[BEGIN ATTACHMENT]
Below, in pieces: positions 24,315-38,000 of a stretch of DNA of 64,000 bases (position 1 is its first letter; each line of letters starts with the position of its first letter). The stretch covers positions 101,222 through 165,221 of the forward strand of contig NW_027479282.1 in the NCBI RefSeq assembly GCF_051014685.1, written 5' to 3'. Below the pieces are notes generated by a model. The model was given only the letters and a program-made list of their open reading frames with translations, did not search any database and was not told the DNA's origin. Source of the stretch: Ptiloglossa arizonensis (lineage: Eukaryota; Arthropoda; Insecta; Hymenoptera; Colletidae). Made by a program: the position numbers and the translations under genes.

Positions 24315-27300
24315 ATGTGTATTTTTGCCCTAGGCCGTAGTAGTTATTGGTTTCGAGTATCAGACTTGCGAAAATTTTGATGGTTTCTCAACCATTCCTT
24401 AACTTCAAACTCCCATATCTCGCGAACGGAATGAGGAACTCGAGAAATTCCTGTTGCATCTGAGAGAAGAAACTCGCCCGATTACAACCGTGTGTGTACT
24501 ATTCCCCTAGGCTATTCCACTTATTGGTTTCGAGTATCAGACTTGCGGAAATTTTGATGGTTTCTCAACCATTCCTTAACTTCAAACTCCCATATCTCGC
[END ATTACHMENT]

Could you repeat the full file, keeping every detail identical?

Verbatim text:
Below, in pieces: positions 24,315-38,000 of a stretch of DNA of 64,000 bases (position 1 is its first letter; each line of letters starts with the position of its first letter). The stretch covers positions 101,222 through 165,221 of the forward strand of contig NW_027479282.1 in the NCBI RefSeq assembly GCF_051014685.1, written 5' to 3'. Below the pieces are notes generated by a model. The model was given only the letters and a program-made list of their open reading frames with translations, did not search any database and was not told the DNA's origin. Source of the stretch: Ptiloglossa arizonensis (lineage: Eukaryota; Arthropoda; Insecta; Hymenoptera; Colletidae). Made by a program: the position numbers and the translations under genes.

Positions 24315-27300
24315 ATGTGTATTTTTGCCCTAGGCCGTAGTAGTTATTGGTTTCGAGTATCAGACTTGCGAAAATTTTGATGGTTTCTCAACCATTCCTT
24401 AACTTCAAACTCCCATATCTCGCGAACGGAATGAGGAACTCGAGAAATTCCTGTTGCATCTGAGAGAAGAAACTCGCCCGATTACAACCGTGTGTGTACT
24501 ATTCCCCTAGGCTATTCCACTTATTGGTTTCGAGTATCAGACTTGCGGAAATTTTGATGGTTTCTCAACCATTCCTTAACTTCAAACTCCCATATCTCGC